Kaya Henderson: Yes. Oh, yeah. Uh uh. 

 

DeRay Mckesson: I love it. 

 

Kaya Henderson: And I want to thank–

 

Myles E. Johnson: Club and you see the sunshine [?]– [laughter] I get it.

 

DeRay Mckesson: Okay, Myles. 

 

Kaya Henderson: No I mean.

 

DeRay Mckesson: You were not there, but Kaya was there. [laughter]. 

 

DeRay Mckesson: Jesus is a love song is God, God said, sing that song. You know what a song. 

 

Myles E. Johnson: Listen, it’s just a beautiful, beautiful, beautiful. And before we go to the next um topic, the Eldorado ballroom that I went to was on Saturday, and it had Linda Sharrock. Um. And Archie Shepp these are amazing landmark jazz artists. Linda Sharrock is a jazz vocalist who used her voices to howl. She was howling for maybe 30 minutes along with an avant garde jazz group. Um. When I think of how she hasn’t performed in New York City since the 1970s, I get emotional thinking about it. Because when you think about what she was, who her contemporaries were, were maybe Aretha Franklin’s and Gladys Knight’s and Patti LaBelle’s and Nina Simone’s and for her to say, you know what I’m going to do? I’m going to use this Black woman’s voice to articulate pain and suffering and be avant garde. And not only, it be a challenging listen. And and and it’s just I get moved thinking about it and to be able to see her. She had a stroke recently or I’m no excuse me, not recently, but ten years ago. So this was her first comeback performance and Solange just really did her right. Archie Shepp is um 85 years old. You know so be able to see him on a New York um stage in um the in on the BAM opera house was just a blessing. It was just a beautiful night and just shout out to Saint Heron, Shabazz, uh Solange, everybody I know who had to be a part of making that happen. It was just a great, great, great experience. 

 

Kaya Henderson: I love the intergenerational connections. I love the not just the honoring for what it means for the veterans, but what it means for the younger artists to be connected to this rich musical legacy like that’s exciting.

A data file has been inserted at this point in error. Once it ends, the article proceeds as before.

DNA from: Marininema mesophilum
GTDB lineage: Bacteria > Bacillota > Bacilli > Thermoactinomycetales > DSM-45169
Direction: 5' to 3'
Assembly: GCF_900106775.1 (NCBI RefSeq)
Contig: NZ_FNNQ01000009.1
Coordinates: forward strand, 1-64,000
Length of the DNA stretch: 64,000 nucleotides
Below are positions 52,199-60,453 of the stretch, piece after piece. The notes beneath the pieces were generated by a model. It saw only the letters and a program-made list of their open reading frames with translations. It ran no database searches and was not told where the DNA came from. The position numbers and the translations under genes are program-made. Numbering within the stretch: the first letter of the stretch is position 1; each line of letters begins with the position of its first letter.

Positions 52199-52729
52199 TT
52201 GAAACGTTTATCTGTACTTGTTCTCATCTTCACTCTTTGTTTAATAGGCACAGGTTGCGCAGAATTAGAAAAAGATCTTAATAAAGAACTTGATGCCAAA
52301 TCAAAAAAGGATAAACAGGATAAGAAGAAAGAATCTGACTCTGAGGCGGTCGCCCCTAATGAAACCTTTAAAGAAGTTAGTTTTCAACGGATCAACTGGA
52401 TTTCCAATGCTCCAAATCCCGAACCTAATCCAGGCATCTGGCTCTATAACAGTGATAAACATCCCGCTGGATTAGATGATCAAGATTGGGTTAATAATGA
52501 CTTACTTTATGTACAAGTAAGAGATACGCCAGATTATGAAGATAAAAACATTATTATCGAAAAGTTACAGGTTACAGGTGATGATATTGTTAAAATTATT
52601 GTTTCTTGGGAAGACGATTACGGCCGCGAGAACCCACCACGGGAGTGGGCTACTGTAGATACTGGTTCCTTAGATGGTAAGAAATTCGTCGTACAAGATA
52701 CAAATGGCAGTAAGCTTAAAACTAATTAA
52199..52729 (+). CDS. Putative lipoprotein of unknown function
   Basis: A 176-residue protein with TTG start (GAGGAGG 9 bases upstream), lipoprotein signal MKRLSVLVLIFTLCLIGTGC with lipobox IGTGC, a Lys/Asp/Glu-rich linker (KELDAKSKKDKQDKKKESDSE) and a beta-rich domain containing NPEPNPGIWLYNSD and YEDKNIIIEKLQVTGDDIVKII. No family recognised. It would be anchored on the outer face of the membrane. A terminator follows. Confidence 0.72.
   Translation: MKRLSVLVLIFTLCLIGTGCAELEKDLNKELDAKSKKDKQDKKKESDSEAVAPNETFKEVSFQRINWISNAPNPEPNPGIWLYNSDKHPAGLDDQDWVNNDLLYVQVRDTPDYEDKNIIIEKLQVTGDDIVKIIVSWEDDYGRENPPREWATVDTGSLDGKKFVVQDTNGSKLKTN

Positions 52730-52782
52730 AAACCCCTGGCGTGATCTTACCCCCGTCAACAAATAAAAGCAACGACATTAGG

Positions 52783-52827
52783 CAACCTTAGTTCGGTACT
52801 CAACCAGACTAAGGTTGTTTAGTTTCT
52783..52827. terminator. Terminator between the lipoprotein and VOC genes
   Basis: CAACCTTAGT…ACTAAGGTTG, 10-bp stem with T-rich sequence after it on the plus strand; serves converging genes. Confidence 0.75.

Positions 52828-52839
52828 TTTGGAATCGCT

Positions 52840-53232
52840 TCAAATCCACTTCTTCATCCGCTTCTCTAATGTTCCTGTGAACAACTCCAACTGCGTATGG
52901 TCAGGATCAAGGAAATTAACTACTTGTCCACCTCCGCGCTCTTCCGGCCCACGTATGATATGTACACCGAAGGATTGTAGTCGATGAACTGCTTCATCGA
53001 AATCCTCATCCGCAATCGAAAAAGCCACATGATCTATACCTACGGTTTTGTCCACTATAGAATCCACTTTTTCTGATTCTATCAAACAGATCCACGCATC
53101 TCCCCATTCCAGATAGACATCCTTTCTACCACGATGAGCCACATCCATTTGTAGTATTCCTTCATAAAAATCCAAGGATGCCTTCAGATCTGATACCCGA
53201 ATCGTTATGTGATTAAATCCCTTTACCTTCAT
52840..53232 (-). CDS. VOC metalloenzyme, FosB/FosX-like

Myles E. Johnson: So this week, my news is about the passing of Kwame Brathwaite. So Kwame Brathwaite was the pioneer of Black is beautiful, so he really created the imagery around Black is beautiful, that if you Google these um his name, you see the images, they would you’re bound to be familiar with um a lot of them. And he just passed away. And I was just soaked in his books and and documentaries this week to really really with new eyes just amazed about how influential he is. When we talk about um a Solange, when we talk about a Beyonce and specifically with Black is king, eliminates. When we talk about daughters of the dust. When we talk about really picturing Black people in film in an editorial photo differently. He busted that door open by um photographing people with exclusively natural hair, um uh African African jewelry, lighting us differently, lighting us to accentuate the darkness of our skin, not to take it away or to or to wash it, wash it out, really juxtaposing us with vibrant, um bright backgrounds that make our skin more luminous, um really making it so uh we weren’t always smiling in pictures. That was one thing that I just by myself came up with [laugh] when watching it was the beauty, but then the watching how so many Black people weren’t smiling, which to me is such a big deal where you oh I can get I don’t maybe I’m a crybaby today what is going on, but I think about how many before oh. I think about how many people before those pictures were taken, had to pretend and smile in pictures in order to get their picture taken or how many um uh Sambo or Aunt Jemima images were created of us smiling and us really pretending to be pa– to really us us pretending to be happy when we were truly in pain, and how these photographs were real– Kwame’s photographs really just, just blew that off and then just showed us looking more contemplative. Showed us looking like we were meditating on something and then also expressed a type of like intelligence through it. Because if we’re going through what we’re going through in the sixties and seventies, then aren’t we thinking, aren’t we contemplating, aren’t we in the quietude of our lives? Aren’t we um aren’t we expressing something besides this kind of like, oh, I’m just happy to be here joy, I’m happy to serve type of imagery, images that we were getting. And, you know, I don’t believe in physical loss when people die. I do think of I do believe in the gaining of an ancestor. And I think we just gained a mighty, mighty ancestor who I think in my personal belief will be speaking and photographing and creating through the minds and the eyes of so many of our artists. It’s just beautiful when I con– contextualize him with other people like Tyler Mitchell and other um young Black photographers, it’s just, wow, what like, what a legacy. I if you would have not heard of him, I would definitely just implore you to research and buy the books and buy the the cool coffee table book set that that have come out in his name, too, because it’s such a legacy. And it really was that turning point when it comes to Black is beautiful, Black power and imaging and aestheticizing. A new way of seeing Black people. He really was the person who was creating the aesthetic that came with the revolutionary thought of that era.